Lessons of State Politics Go Global
The phone rang in Tom Loftus MA1972’s office at the U.S. Embassy in Norway, and South Africa’s Nelson Mandela was on the line.
Mandela, who received the 1993 Nobel Peace Prize, invited Loftus to his suite at the Grand Hotel in Oslo following his Nobel lecture that day.
“He made me feel like I had won the Nobel Peace Prize,” said Loftus, President Bill Clinton’s ambassador to Norway from 1993 to 1997. “Could a human being get to be this good?”
Mandela appealed to Loftus — a close friend of Clinton’s — to intervene in talks over the World Trade Organization and help lift textile tariffs and quotas that were crucial to South Africa.
“I can’t be president if you take textile jobs away from us,” Mandela said.
Loftus intervened, phoning Clinton and setting up a call between Mandela and Mickey Kantor, Clinton’s trade representative. “We can’t not do this as a country,” Loftus told Clinton.
Eight months later, Mandela was elected president of South Africa.
Loftus’s career began as a political science grad student at UW–Madison, where he started volunteering on campaigns. Soon he was working as a legislative staffer.
A master at interpreting voter lists and doing retail politics in the pre-computer era, Loftus won election to the Wisconsin Assembly in 1976. In 1983, he was elected Assembly speaker and served an unprecedented four terms.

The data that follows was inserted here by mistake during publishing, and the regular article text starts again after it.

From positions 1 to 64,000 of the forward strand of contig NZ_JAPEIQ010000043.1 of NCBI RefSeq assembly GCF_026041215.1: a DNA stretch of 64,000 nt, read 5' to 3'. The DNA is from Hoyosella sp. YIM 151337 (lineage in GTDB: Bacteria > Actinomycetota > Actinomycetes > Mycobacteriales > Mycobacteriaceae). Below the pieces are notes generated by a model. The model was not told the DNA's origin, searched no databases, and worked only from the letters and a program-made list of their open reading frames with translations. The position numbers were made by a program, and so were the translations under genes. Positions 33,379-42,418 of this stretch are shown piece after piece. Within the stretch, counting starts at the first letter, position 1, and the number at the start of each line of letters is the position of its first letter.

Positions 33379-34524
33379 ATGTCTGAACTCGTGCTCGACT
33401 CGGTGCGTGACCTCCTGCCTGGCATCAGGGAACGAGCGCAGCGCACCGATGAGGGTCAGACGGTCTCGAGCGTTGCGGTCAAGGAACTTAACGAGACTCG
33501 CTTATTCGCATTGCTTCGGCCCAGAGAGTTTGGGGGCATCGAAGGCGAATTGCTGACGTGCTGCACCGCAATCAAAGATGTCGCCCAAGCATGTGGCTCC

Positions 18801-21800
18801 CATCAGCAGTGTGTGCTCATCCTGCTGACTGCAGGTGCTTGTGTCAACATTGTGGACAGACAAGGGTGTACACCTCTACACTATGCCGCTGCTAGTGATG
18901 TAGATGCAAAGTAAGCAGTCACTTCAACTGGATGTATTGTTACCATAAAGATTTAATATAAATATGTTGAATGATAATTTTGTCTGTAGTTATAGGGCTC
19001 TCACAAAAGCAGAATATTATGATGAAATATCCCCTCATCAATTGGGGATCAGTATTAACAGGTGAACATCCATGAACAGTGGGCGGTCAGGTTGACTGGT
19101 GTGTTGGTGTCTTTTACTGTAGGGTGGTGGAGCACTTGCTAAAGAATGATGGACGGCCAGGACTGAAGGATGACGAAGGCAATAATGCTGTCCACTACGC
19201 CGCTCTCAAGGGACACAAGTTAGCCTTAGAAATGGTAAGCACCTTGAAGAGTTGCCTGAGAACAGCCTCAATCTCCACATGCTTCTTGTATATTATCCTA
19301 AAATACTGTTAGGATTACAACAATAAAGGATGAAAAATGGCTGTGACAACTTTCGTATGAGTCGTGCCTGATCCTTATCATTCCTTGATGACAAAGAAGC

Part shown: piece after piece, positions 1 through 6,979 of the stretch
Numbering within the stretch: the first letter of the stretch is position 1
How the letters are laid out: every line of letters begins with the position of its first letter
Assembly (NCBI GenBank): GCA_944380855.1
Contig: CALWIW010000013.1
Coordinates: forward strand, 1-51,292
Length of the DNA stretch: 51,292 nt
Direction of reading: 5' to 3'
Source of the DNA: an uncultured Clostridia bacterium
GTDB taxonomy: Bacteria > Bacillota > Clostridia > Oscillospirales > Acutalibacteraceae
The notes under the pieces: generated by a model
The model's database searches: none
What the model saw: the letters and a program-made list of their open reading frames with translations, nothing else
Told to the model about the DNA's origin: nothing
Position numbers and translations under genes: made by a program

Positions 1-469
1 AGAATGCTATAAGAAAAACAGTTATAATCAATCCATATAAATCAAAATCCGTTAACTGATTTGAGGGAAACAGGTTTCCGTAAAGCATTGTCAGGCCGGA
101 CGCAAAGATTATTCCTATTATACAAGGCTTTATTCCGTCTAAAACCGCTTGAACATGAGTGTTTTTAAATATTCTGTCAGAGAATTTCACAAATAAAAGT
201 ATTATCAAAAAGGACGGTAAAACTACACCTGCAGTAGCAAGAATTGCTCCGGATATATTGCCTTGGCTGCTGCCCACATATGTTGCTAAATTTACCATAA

Loftus worked across the aisle to win legislative victories. “You couldn’t be an effective speaker unless you had an effective leader of the minority party. You had to make deals with somebody,” he said.
After losing to Tommy Thompson BS1963, JD1966 in the 1990 gubernatorial race, Loftus campaigned for Clinton and won appointment at a key time in Norway’s history — at the end of the Cold War, when the neighboring Soviet Union became Russia. Loftus helped in the transition and with negotiating a treaty in which Russia agreed not to dump low-level radioactive waste from submarines into the Arctic Ocean.
Loftus later worked as special adviser to the director general of the World Health Organization from 1998 to 2005 and also served on the UW System Board of Regents from 2005 to 2011.